Believable Fiction

If you decided to write a novel about a world-class sprinter—say the world record holder in the 100 and 200 meter dashes—and decided to give this fictional sprinter the last name of Bolt, your editor would likely send you back to your laptop to come up with something a little less obvious. So too if you were creating the world’s greatest golfer and named him Woods, as opposed to Driver or Irons.

Life, it turns out, can be more literal than most fiction will allow. My son’s kindergarten music teacher was named Ms. Clapper, his principal, Ms. Smart. Life it is said, can imitate art, but sometimes art cannot imitate life. This is why, no matter whether you’re writing science fiction or historical romance, you are told to make your stories believable.

Strange, of course, for how often have you watched the news and thought, “Unbelievable”? Anything that you can imagine can happen and probably already has. But that is not what we mean by believable fiction. Stories are the trace of emotional truth, not physical truth. As readers we are willing to accept incredible coincidence, physics-defying teleportation, even magic, but not emotional dishonesty.

Our lives are not led in the physical—that is, we are not pinballs bouncing from event to event. We are not a collection of limbs and organs generating a series of thoughts, but rather a series of thoughts compelling a collection of limbs and organs. What readers always seek in fiction is what it feels like to be alive, not what it looks like to be alive, because the feeling is in the end the only reality we ever know, because the feeling reality, which exists within the invisible self, is all we have that is ours and ours alone.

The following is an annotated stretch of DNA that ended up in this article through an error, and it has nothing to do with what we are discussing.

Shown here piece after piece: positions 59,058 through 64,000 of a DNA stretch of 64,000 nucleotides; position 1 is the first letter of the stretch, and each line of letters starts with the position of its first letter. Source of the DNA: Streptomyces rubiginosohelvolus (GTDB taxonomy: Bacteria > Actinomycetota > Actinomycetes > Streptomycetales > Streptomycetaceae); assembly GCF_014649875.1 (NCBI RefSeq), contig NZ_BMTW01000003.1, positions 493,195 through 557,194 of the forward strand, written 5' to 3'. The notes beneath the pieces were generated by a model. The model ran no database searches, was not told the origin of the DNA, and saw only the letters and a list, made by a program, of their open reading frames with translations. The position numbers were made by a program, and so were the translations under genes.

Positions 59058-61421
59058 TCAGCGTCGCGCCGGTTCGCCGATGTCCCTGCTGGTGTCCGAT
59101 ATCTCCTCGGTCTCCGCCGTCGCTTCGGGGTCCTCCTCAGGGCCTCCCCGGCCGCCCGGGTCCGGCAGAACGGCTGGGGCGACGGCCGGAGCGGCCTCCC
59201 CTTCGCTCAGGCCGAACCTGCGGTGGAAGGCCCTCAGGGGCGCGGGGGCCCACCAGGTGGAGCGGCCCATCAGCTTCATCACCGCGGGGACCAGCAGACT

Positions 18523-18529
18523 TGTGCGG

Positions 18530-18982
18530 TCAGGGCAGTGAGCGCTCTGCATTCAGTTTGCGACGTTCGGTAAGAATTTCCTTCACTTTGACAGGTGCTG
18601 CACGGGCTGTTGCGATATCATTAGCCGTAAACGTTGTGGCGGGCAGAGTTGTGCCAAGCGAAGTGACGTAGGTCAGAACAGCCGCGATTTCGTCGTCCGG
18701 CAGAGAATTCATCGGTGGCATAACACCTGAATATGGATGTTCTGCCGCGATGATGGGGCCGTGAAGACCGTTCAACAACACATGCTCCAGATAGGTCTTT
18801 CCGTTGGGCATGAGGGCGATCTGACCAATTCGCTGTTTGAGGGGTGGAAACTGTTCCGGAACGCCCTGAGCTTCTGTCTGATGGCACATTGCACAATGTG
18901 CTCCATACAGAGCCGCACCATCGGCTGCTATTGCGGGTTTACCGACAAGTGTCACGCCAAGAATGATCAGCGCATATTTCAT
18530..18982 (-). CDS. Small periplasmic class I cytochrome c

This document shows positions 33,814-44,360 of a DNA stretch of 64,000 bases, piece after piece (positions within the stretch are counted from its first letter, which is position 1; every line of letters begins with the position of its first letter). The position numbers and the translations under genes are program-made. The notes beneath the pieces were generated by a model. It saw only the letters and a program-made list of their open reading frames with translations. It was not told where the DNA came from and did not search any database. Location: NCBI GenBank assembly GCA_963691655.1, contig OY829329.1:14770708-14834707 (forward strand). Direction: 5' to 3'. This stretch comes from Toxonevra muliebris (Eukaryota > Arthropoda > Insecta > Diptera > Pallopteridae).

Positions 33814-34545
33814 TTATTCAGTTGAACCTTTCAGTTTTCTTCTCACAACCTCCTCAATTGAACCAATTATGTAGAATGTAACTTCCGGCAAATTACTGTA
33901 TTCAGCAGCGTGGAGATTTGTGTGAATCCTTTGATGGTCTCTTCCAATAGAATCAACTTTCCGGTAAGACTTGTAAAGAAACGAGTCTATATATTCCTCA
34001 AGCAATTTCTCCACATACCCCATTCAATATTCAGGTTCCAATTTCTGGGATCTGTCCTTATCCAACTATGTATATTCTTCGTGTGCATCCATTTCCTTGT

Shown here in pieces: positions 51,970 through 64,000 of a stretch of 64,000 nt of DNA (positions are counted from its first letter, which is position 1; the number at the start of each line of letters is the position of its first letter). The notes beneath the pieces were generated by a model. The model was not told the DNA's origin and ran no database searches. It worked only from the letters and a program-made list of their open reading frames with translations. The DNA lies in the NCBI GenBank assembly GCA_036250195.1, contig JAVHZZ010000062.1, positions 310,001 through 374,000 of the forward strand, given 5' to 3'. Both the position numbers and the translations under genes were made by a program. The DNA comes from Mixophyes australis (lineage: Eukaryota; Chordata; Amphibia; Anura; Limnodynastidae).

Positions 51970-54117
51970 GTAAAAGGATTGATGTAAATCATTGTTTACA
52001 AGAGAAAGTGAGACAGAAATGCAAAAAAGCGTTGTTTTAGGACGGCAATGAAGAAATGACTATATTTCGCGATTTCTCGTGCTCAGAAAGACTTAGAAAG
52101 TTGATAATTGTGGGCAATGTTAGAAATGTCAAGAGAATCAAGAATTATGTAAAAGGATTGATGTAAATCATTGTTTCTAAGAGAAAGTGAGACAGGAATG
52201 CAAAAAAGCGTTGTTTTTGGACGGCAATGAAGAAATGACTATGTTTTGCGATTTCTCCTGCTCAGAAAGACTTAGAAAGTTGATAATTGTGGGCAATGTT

Just as it should be. Emotionally honest stories are written because we understand we are compelled forward through life not by what is or what has happened, but only by what we desire. That is the arrow-shot of your life, your vision for what you most want to see in the world, and the next time you wish yourself forward and then think, “Impossible,” remember that there is a sprinter named Bolt, a golfer named Woods, and a music teacher named Clapper.

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